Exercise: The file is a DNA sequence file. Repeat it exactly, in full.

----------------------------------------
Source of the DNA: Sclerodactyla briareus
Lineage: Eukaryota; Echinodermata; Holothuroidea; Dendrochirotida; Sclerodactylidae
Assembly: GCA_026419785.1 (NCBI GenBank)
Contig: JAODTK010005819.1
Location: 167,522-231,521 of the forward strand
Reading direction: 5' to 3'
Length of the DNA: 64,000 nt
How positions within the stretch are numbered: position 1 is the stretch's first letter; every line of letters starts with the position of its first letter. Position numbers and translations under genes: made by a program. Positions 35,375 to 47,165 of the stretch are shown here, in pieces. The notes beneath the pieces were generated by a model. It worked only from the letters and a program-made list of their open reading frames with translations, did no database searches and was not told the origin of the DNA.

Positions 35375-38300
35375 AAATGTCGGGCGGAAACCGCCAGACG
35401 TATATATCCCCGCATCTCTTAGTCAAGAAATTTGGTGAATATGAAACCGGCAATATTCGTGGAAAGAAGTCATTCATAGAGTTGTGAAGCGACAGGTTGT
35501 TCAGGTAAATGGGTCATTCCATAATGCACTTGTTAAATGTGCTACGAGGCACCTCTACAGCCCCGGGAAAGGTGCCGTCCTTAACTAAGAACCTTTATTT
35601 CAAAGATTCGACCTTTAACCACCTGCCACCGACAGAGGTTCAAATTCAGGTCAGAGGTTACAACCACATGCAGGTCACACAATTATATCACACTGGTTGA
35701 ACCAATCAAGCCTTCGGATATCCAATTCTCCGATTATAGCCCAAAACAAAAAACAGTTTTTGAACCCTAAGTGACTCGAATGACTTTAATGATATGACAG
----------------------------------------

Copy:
Source of the DNA: Sclerodactyla briareus
Lineage: Eukaryota; Echinodermata; Holothuroidea; Dendrochirotida; Sclerodactylidae
Assembly: GCA_026419785.1 (NCBI GenBank)
Contig: JAODTK010005819.1
Location: 167,522-231,521 of the forward strand
Reading direction: 5' to 3'
Length of the DNA: 64,000 nt
How positions within the stretch are numbered: position 1 is the stretch's first letter; every line of letters starts with the position of its first letter. Position numbers and translations under genes: made by a program. Positions 35,375 to 47,165 of the stretch are shown here, in pieces. The notes beneath the pieces were generated by a model. It worked only from the letters and a program-made list of their open reading frames with translations, did no database searches and was not told the origin of the DNA.

Positions 35375-38300
35375 AAATGTCGGGCGGAAACCGCCAGACG
35401 TATATATCCCCGCATCTCTTAGTCAAGAAATTTGGTGAATATGAAACCGGCAATATTCGTGGAAAGAAGTCATTCATAGAGTTGTGAAGCGACAGGTTGT
35501 TCAGGTAAATGGGTCATTCCATAATGCACTTGTTAAATGTGCTACGAGGCACCTCTACAGCCCCGGGAAAGGTGCCGTCCTTAACTAAGAACCTTTATTT
35601 CAAAGATTCGACCTTTAACCACCTGCCACCGACAGAGGTTCAAATTCAGGTCAGAGGTTACAACCACATGCAGGTCACACAATTATATCACACTGGTTGA
35701 ACCAATCAAGCCTTCGGATATCCAATTCTCCGATTATAGCCCAAAACAAAAAACAGTTTTTGAACCCTAAGTGACTCGAATGACTTTAATGATATGACAG